On the Incarnation of the Word 32 – Whom the Demons Confess

Athanasius continues to defend the Resurrection in this section by emphasizing that the demons flee from the power of Christ and at his name. And this would not be true if Jesus were dead. Demons do not fear a dead man. He ends this section with a marvelous statement of our faith.

As then demons confess Him, and His works bear Him witness day by day, it must be evident, and let none brazen it out against the truth, both that the Saviour raised His own body, and that He is the true Son of God, being from Him, as from His Father, His own Word, and Wisdom, and Power, Who in ages later took a body for the salvation of all, and taught the world concerning the Father, and brought death to nought, and bestowed incorruption upon all by the promise of the Resurrection, having raised His own body as a first-fruits of this, and having displayed it by the sign of the Cross as a monument of victory over death and its corruption.

Amen and amen. This is what we believe as Christians. This is good news indeed!

An earlier thought by Athanasius in this section sent my mind wandering. I’m going to take a moment to explore that rabbit trail. Athanasius writes the following.

For it is God’s peculiar property at once to be invisible and yet to be known from His works, as has been already stated above.

Athanasius is explaining how we can know the Resurrection from the works that Jesus continues to accomplish even though we do not presently see him in the flesh. However, it recalled to my mind the distinction in Eastern theology between God’s essence and his energies. God cannot be known in his essence. (In truth, we can say the same of other human beings. Every other person is essentially unknowable to us in their inner essence.) But God is known through his energies, through the impact he has in creation, through his actions, and through the power of his presence. We see this in Scripture, of course. And as Christians, we know this to be true. We live within the power and assurance of the energies of God. Those energies are not something created by God. They are not some kind of byproduct. They are God.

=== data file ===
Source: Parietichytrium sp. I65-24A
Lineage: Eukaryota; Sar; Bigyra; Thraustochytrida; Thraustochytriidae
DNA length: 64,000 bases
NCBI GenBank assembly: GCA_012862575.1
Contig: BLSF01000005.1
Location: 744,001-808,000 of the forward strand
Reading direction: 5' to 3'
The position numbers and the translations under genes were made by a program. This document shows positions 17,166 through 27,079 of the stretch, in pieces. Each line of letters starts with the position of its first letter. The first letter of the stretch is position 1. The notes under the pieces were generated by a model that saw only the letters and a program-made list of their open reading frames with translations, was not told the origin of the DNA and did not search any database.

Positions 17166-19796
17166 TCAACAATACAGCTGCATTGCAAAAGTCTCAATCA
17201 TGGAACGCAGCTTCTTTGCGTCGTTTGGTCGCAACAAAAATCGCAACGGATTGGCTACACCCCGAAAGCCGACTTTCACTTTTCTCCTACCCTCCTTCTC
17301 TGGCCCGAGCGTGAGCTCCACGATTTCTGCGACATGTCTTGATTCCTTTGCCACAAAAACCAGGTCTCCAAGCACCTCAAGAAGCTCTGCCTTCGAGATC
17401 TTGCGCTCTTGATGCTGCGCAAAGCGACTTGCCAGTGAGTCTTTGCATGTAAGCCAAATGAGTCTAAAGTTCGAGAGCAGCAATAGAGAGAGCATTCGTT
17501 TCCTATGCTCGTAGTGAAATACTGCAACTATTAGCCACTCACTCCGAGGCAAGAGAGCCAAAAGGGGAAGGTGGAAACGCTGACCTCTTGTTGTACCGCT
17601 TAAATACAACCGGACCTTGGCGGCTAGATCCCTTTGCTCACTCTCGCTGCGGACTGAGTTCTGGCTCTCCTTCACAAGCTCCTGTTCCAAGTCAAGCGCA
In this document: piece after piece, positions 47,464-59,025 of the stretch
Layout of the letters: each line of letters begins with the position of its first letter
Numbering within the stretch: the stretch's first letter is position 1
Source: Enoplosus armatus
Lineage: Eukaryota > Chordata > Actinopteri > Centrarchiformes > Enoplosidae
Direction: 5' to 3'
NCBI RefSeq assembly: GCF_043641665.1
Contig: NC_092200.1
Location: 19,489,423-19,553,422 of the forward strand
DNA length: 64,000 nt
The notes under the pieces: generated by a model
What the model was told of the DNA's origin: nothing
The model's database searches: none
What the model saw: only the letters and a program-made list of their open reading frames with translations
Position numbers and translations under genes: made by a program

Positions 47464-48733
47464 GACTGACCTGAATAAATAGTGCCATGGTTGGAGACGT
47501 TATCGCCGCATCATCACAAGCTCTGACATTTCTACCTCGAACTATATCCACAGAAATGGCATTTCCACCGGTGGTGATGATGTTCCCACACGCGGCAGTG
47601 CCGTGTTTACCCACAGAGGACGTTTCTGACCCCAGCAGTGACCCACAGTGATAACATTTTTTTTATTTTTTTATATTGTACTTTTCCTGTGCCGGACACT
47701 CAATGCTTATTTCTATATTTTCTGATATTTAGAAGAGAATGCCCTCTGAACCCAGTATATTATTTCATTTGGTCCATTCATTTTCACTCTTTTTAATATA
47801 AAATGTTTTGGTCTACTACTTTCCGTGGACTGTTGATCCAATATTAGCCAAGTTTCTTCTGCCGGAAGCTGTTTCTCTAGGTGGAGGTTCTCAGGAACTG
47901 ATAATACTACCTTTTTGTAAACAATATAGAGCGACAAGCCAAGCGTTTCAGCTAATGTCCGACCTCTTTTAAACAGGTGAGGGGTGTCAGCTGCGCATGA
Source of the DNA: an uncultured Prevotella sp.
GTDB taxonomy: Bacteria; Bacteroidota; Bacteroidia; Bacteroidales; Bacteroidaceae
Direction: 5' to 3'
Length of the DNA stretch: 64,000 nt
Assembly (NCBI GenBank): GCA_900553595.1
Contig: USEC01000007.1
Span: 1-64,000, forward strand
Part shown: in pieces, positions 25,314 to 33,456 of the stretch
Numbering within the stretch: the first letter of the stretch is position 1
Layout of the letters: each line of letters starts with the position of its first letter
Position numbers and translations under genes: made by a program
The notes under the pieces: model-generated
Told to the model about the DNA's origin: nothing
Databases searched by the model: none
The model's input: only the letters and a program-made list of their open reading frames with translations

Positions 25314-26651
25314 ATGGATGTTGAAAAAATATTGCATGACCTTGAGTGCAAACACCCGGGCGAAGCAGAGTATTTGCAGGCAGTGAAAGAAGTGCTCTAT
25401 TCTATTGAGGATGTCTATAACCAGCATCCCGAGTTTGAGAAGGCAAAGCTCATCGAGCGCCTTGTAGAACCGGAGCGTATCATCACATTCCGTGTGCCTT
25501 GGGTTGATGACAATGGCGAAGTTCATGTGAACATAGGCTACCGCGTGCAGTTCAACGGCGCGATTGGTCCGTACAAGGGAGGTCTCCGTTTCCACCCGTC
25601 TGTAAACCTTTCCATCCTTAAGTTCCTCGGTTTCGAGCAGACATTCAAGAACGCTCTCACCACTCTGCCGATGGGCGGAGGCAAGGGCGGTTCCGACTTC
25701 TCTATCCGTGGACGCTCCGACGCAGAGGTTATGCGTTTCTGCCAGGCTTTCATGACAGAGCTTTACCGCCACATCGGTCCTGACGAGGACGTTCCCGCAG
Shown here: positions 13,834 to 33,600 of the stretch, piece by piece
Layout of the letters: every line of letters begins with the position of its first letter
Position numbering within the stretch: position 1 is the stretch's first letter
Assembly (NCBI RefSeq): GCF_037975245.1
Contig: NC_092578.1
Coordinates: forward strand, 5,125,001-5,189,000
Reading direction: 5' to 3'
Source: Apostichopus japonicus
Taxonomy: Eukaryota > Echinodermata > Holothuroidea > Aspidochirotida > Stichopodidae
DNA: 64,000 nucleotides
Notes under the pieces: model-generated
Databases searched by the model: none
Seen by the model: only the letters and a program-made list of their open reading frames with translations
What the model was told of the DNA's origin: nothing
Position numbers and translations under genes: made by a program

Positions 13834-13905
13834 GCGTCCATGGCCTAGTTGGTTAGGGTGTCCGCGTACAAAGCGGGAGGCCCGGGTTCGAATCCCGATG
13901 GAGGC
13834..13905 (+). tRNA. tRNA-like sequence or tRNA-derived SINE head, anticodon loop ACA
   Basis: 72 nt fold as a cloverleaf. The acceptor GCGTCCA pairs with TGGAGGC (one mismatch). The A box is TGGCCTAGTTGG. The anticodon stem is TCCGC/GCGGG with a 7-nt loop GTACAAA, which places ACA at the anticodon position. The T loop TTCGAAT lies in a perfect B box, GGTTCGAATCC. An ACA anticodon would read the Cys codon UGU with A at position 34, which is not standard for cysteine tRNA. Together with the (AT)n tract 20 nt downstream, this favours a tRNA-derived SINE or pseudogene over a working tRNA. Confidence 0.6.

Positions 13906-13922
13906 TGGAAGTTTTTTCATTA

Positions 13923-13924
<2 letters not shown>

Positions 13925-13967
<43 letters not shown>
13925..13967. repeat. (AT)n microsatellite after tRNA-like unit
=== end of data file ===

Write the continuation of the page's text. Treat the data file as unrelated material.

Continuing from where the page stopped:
Often we call these energies at work in our lives grace. It seems to me that Western Christianity (at least in its Protestant form) has done something almost sacrilegious by reducing the concept of grace to unmerited favor. Yes, of course we have God’s unmerited favor. God is a good God who loves mankind.  Every human being who has ever and will ever live has the utterly unmerited favor and love of God upon them. Scripture assures us of that in both the Old and New Testament. Our God is not some changing deity who one moment looks on us with disfavor and in another with favor. He is a good and constant God who blesses the just and the unjust alike. Certainly we have the unmerited favor and forgiveness of God. The Incarnation and the Cross proved that beyond all doubt.

But that has nothing to do with grace. Those of us who follow Jesus have the presence and power of God acting mystically in and through us. These energies of God are grace. The more we learn to live within the presence and activity of God, the more grace we experience. As Paul prays, we grow in grace. You cannot grow in “unmerited favor”. No, we are growing in union with God. Grace and peace are active, participatory experiences of the life of God. We participate in the life of God and grow in union with him in his energies. Grace is one of the most powerful theological statements of the New Testament. Let’s not neuter it.

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2 Comments

  1. Posted September 30, 2009 at 12:20 pm | Permalink

    I’ve wondered a few times whether the assertion “God cannot be known in his essence” is true. The Incarnation seems to argue the other direction. Bless the East, though, at least they don’t apologize for mysticism. In the West you nearly have to start out with anapologia for the sanity, spiritual health, and constructive place of mysticism …

    Take care & God bless
    Anne / LF

  2. Posted September 30, 2009 at 2:23 pm | Permalink

    It seems to me that the Incarnation would only be able to argue the other direction if it were true that, as human beings, we were capable of knowing each other in our essence. God, of course can, and in the union of the Incarnation united the essence of man with God. But we do not know ever know the essence of even another human being. However close we become to another, however much we grow together in even the most intimate union, we do not know each other in essence. Rather, we become familiar with the other through their words, through shared activities and experience, through the nuance and living presence of their embodied existence, and so much more. In other words, through their energies. It is our respective energies which interact and intertwine with each other. Only God truly knows the inner depths of the heart of man.

    Part of the problem may be the idea that God’s energies are somehow less than God or other than God. But they aren’t. They are as much God as is his essence, at least in Eastern theology. They are just the part of God we can experience and thus “know”.

    Of course, the language of essence and energies is simply one limited way to try to express something about God in language. I do tend to prefer it to some of the other ways, but that’s likely because of the Eastern (even though not Eastern Christian) influences in my formation. I do think it avoids some of the pitfalls common in some ways of speaking about God. But I never forget that as with any attempt to express anything about God in human terms and language, it is at least as not true and incomplete as it expresses truth.

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